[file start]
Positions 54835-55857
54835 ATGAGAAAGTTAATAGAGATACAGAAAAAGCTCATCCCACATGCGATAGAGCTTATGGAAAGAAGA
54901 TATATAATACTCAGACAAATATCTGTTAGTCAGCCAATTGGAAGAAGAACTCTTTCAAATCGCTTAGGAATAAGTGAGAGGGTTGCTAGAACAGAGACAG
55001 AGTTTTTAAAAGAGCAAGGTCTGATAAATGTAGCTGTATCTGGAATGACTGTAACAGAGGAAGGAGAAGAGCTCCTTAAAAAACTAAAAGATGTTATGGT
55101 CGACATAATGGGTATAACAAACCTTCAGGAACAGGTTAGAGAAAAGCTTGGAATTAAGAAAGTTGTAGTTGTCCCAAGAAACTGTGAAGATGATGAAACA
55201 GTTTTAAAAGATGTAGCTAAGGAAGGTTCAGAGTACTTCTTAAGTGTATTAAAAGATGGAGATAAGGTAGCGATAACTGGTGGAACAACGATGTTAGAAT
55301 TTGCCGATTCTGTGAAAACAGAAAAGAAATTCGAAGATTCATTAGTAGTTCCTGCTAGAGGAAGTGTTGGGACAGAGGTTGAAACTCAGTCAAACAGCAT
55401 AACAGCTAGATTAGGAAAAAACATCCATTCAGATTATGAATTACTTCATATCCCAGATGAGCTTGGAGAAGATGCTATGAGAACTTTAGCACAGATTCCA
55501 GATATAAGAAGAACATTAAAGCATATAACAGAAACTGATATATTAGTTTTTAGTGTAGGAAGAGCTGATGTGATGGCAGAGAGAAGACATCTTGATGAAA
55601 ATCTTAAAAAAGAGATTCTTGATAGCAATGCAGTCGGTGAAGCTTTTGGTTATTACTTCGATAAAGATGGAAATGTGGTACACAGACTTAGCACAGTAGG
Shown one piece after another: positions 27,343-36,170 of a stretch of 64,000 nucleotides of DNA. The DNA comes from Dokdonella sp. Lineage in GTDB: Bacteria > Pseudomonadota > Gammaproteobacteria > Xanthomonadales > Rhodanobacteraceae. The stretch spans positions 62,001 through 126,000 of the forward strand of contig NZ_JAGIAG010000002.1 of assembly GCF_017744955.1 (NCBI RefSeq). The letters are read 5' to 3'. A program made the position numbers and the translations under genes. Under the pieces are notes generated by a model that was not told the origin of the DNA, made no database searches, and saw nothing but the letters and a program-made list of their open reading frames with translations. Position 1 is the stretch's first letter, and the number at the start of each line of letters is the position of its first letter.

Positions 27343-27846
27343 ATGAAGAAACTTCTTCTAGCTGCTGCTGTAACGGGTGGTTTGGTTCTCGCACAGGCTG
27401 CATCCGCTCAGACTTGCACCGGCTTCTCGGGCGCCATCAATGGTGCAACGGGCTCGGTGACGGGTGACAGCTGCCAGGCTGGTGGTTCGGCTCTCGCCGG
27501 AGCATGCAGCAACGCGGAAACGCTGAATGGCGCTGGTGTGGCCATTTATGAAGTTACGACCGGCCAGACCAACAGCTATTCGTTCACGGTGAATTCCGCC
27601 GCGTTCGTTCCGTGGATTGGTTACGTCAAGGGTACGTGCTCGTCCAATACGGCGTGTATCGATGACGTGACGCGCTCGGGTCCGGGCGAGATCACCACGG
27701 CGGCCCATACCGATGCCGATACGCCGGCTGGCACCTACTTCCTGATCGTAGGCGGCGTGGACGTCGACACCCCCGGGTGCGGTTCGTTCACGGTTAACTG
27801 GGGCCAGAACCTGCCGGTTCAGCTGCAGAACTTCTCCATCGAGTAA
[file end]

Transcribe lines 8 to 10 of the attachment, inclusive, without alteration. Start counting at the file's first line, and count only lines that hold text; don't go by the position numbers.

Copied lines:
55401 AACAGCTAGATTAGGAAAAAACATCCATTCAGATTATGAATTACTTCATATCCCAGATGAGCTTGGAGAAGATGCTATGAGAACTTTAGCACAGATTCCA
55501 GATATAAGAAGAACATTAAAGCATATAACAGAAACTGATATATTAGTTTTTAGTGTAGGAAGAGCTGATGTGATGGCAGAGAGAAGACATCTTGATGAAA
55601 ATCTTAAAAAAGAGATTCTTGATAGCAATGCAGTCGGTGAAGCTTTTGGTTATTACTTCGATAAAGATGGAAATGTGGTACACAGACTTAGCACAGTAGG